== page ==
He just recently learned how to actually open the dishwasher. He knew where it was, he just wasn’t too sure what exactly it did. He really is becoming quite capable. He can vacuum and do the laundry. He can also cook bacon and eggs, and beans (from a can. Good on toast?). Dad retired and donned jeans (only in the backyard of course). We are still working on the t-shirt, but he is perhaps still a little young for that. My sister is trying to wean him from the white socks and brown shoes. A child’s work is never done.

Drive/Don’t Drive

Driving with my father is interesting. Actually it is an experience. My father is a very good driver, he’s been at it for more than a few decades. Well, we all learned early on that it is a better world when one is a passenger in my Dad’s car, not the driver. There was a time when my dear sweet father requested that I drive home from their boat. My parents and I had just spent a wonder weekend at the marina. Great weather, good food, good company. Unfortunately perhaps it had been too good. Dad wasn’t feeling well and he asked if I would mind driving home. He did look a little peaked. At first I said no, but I did relent with one proviso, he would lie down in the back of the car and not raise his head above the bottom of the back windows. I figured this way he would not be the proverbial back seat driver. After all, it was only an hour drive. Boy, did I ever underestimate the power of a father’s abilities. It started out okay. Before we had driven a few miles my father started. “What lane are you in?” “How fast are you going?” “Are you checking your rear view mirror?”. Ah Dad. I eventually told him that either he was quiet or I would pull off the road and he could drive, sick or not. It was at that point I heard my dear sweet father chuckling. The rat! He was needling me on purpose! He is just too smart for my own good.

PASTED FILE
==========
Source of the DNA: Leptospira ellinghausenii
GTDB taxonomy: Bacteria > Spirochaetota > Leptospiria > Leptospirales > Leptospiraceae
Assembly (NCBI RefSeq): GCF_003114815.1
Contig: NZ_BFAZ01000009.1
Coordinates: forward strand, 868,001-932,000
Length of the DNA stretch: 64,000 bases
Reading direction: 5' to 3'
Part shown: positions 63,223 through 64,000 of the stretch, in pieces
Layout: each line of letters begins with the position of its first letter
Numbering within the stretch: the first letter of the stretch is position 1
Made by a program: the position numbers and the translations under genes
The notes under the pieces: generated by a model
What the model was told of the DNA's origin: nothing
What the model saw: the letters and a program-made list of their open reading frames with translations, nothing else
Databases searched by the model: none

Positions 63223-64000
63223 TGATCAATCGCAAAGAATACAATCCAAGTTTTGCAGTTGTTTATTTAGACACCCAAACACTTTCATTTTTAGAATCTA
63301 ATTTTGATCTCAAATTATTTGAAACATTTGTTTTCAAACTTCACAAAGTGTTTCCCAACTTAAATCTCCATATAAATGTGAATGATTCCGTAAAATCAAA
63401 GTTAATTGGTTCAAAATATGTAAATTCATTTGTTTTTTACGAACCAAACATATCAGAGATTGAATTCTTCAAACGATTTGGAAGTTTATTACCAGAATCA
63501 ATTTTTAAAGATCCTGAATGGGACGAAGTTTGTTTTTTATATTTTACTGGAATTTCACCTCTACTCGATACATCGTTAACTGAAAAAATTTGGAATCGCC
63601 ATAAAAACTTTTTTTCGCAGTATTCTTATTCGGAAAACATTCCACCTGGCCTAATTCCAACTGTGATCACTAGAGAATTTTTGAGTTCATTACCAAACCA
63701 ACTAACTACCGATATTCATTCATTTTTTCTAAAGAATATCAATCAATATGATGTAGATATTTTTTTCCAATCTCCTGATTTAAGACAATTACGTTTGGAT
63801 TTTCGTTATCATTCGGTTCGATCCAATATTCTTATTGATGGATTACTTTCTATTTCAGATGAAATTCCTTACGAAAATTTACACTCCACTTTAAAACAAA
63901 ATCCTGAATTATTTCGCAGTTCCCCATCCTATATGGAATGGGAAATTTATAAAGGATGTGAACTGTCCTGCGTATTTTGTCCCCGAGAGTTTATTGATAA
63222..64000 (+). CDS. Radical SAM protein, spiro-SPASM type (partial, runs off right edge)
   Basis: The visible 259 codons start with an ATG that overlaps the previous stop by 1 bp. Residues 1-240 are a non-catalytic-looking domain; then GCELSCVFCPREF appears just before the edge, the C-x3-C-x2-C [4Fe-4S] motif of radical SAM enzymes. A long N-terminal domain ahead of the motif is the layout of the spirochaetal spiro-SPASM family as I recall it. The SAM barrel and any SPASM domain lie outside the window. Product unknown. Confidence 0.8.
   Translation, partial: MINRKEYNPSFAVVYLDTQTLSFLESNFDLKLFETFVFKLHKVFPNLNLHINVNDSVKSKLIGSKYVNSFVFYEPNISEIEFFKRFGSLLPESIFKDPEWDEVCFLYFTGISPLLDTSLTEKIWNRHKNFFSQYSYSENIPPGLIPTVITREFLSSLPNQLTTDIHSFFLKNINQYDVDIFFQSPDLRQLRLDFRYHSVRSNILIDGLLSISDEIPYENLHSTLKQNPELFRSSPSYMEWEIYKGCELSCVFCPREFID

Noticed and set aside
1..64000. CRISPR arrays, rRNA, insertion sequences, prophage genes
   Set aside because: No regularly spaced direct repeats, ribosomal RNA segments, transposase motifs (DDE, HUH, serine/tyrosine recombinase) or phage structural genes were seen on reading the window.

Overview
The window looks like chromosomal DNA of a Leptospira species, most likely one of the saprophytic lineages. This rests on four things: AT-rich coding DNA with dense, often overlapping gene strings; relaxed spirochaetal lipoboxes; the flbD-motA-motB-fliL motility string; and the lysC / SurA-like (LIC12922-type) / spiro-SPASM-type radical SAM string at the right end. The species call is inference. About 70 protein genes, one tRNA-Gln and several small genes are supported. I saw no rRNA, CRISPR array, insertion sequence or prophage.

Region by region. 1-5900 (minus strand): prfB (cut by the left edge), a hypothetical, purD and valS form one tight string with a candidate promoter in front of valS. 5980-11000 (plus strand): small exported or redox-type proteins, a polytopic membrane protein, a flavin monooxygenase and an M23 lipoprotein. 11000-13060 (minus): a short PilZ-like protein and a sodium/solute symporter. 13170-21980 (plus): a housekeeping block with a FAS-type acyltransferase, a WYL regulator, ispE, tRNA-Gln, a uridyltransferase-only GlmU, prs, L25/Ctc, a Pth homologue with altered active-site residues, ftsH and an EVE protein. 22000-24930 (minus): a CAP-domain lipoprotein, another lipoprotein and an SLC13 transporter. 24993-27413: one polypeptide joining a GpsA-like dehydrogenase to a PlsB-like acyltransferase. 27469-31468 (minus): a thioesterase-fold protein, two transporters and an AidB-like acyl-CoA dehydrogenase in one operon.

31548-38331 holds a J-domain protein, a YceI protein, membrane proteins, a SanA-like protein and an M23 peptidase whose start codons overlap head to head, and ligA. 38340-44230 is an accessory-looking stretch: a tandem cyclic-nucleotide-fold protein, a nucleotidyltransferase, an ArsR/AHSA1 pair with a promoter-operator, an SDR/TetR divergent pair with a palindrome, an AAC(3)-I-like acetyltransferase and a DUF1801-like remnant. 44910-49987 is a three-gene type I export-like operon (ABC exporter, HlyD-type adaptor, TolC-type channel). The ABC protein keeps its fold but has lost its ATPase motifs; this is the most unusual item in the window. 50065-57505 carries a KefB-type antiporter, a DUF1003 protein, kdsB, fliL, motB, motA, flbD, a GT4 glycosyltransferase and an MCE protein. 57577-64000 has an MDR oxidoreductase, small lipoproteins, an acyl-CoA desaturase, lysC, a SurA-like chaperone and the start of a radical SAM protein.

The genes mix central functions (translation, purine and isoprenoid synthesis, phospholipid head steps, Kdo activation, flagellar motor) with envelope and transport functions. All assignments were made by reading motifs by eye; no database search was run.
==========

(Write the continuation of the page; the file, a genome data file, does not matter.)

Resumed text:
These are just a few of the wonderful memories I have of a man who helped to make me who I am today. I think he did a good job!

James Edmund Marius Read

August 24, 1925 – January 3, 2007

Little Doors

 

There are tales of little doors

And of creatures from the moors.

Fairies, leprechauns and trolls

In their hands their tiny bowls.

 

In dark of night when they do stir

You’ll never see more than a blur.

What’s for dinner? I don’t know.

They are hungry if they show.

 

Tiny heads and tiny feet

Laugh not if by chance you meet.